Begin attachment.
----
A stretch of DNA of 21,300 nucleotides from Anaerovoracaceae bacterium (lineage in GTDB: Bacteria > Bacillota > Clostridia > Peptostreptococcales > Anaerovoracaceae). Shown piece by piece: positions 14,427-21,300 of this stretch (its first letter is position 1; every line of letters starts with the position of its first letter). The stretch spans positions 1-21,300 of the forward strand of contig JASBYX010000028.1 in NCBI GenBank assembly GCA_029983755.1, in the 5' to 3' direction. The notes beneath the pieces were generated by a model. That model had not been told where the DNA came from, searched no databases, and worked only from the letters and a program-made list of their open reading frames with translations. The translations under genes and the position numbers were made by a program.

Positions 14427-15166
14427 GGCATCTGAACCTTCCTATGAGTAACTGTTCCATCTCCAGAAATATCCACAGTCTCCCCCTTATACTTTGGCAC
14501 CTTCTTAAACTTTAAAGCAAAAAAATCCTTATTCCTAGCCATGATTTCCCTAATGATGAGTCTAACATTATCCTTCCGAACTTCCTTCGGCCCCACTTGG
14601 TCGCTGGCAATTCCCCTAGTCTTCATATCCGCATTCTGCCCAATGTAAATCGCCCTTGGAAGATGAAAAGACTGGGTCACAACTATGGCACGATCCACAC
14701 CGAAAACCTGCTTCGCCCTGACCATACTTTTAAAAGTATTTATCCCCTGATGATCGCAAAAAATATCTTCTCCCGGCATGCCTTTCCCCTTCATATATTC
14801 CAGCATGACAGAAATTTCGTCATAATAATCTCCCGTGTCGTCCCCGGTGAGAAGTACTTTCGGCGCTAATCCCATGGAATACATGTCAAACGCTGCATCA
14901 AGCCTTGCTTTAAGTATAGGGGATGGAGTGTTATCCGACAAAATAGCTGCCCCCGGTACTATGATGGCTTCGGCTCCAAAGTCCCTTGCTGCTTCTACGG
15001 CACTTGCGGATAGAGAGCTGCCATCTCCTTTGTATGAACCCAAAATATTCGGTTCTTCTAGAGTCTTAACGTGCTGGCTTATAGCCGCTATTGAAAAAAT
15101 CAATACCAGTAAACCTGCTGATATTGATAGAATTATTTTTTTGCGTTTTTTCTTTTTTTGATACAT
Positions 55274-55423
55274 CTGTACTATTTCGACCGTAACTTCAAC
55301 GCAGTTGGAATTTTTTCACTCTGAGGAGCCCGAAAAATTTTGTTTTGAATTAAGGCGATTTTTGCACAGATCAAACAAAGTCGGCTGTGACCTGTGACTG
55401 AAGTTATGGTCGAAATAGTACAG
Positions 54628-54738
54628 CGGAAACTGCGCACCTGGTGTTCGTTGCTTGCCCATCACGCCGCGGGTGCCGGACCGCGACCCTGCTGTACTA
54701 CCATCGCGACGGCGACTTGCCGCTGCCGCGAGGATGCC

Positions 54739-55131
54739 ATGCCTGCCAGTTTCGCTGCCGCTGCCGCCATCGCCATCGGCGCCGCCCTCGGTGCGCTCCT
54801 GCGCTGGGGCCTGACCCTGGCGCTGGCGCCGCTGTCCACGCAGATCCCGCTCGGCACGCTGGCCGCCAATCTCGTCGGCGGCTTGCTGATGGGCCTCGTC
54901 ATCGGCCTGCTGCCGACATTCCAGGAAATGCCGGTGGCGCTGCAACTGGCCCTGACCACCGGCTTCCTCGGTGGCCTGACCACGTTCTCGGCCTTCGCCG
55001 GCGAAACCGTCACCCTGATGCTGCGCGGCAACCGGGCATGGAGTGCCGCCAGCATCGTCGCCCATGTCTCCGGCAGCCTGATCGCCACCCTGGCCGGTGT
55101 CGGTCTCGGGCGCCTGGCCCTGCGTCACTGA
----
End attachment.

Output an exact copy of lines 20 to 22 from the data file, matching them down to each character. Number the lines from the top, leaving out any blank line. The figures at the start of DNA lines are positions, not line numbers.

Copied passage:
54801 GCGCTGGGGCCTGACCCTGGCGCTGGCGCCGCTGTCCACGCAGATCCCGCTCGGCACGCTGGCCGCCAATCTCGTCGGCGGCTTGCTGATGGGCCTCGTC
54901 ATCGGCCTGCTGCCGACATTCCAGGAAATGCCGGTGGCGCTGCAACTGGCCCTGACCACCGGCTTCCTCGGTGGCCTGACCACGTTCTCGGCCTTCGCCG
55001 GCGAAACCGTCACCCTGATGCTGCGCGGCAACCGGGCATGGAGTGCCGCCAGCATCGTCGCCCATGTCTCCGGCAGCCTGATCGCCACCCTGGCCGGTGT